Arsenal had a few attempts at signing Mana before they were able to finalise the deal last summer, as reported extensively by Arseblog News during that period. Iwabuchi explains that the timing just didn’t quite work out for the club’s first couple of approaches. “Because of the Olympics, it was difficult for me to move here initially, the dates for the football season changed in Japan and that also made it a little difficult, the timing wasn’t quite right.”

The postponement of the Tokyo Olympics by 12 months due to coronavirus complicated things further. Iwabuchi eventually signed a six-month contract with Aston Villa in January 2020. “I went to Aston Villa and I knew I wanted to try to step up if I could after that, I didn’t necessarily know there would be an opportunity with Arsenal but stepping up was something I had in mind. In football terms, Arsenal just fits, it fits me as a player more than a lot of other big teams. It was an easy decision to come here when that opportunity came.”

The move to the WSL marked her return to Europe after spending three years back in Japan, leaving Bayern Munich a year before the end of her contract in 2017. Mana says she always had a return to Europe in mind. “I have always wanted to play in Europe for as long as I am good enough because I think that develops me as a player and as a person. But I got quite a few injuries in Germany and I needed to go back to Japan to have some operations.

“We were coming up to the Tokyo Olympics as well so it was a good time to build the excitement about the women’s National Team back home so it felt like a good time to go back for that period but I was always interested in playing in Europe again.” After a few months at Villa, in which she helped to steer the team away from relegation, Mana and Arsenal were finally able to make the transfer work.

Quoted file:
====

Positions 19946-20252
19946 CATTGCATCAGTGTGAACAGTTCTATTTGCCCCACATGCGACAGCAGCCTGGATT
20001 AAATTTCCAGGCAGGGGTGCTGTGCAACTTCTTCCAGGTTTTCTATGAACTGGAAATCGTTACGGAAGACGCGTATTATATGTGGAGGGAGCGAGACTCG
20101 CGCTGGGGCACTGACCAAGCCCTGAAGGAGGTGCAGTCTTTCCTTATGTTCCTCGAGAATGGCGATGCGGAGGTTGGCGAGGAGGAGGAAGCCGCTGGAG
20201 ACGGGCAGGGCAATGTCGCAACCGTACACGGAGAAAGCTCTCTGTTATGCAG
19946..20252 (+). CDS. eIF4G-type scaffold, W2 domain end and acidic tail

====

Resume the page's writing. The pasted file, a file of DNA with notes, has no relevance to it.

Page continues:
Arsenal currently sit top of the WSL and have an exciting Champions League quarter-final clash with German giants Wolfsburg on the horizon, with the home leg to be played at Emirates Stadium. Iwabuchi says that Champions League nights were part of the draw of coming to Arsenal. “I always wanted to play in the Champions League, I had never played in the Champions League before I came to Arsenal, it’s been such a great experience this season.

“We are all really looking forward to the game against Wolfsburg, I am especially looking forward to it having played in Germany for so many years. We should have another really big crowd at the Emirates and I am sure the crowd will really push us, we will need that because Wolfsburg are a great team.” Iwabuchi already has experience of playing at the Emirates of course.

The Gunners have already played Chelsea there in the WSL as well as Barcelona in the Champions League. Mana says the 3-2 victory over Chelsea in September, in which she set up Beth Mead for the crucial third goal, felt like her arrival as an Arsenal player. “The Chelsea game was such a fantastic game; it’s such a great stadium and we had a really great crowd. That game felt like I had really arrived at Arsenal, I felt like an Arsenal player. It was such a great feeling. It’s such a great plus to play here and I would love to play as many matches here as possible.”

If Mana Iwabuchi’s career tells us anything, it is that she relishes the biggest stage.

Arsenal Women play both Wolfsburg and Tottenham Hotspur in March and both games are to be hosted at Emirates Stadium on 23rd and 26th March respectively. Tickets are on sale now and discounted packages are available if you buy for both games.

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Matt P

Great to see some great Japanese players thriving in both the womens and mens teams!

Challah Baker Soldier Spy

I agree. I’ve noticed lot of Japanese footballers seem to be very much team players and well drilled tactically/technically and don’t seem to take long to adapt to different leagues/styles. Also I’m biased because I like Tomiyasu so much!

Rajesh Mukkath

Best of luck to her


Iwabuchi and the relationship she has with Viv are key to the way we’ll end this season.

Hands down, a favourite player.


She seems to approach life (and football) with joy not fear. Having had a decent mid season break since the Asia Cup her input could be vital in opening up the “park the bus” defences” that will come our way in the WSL run-in.


Schemer ?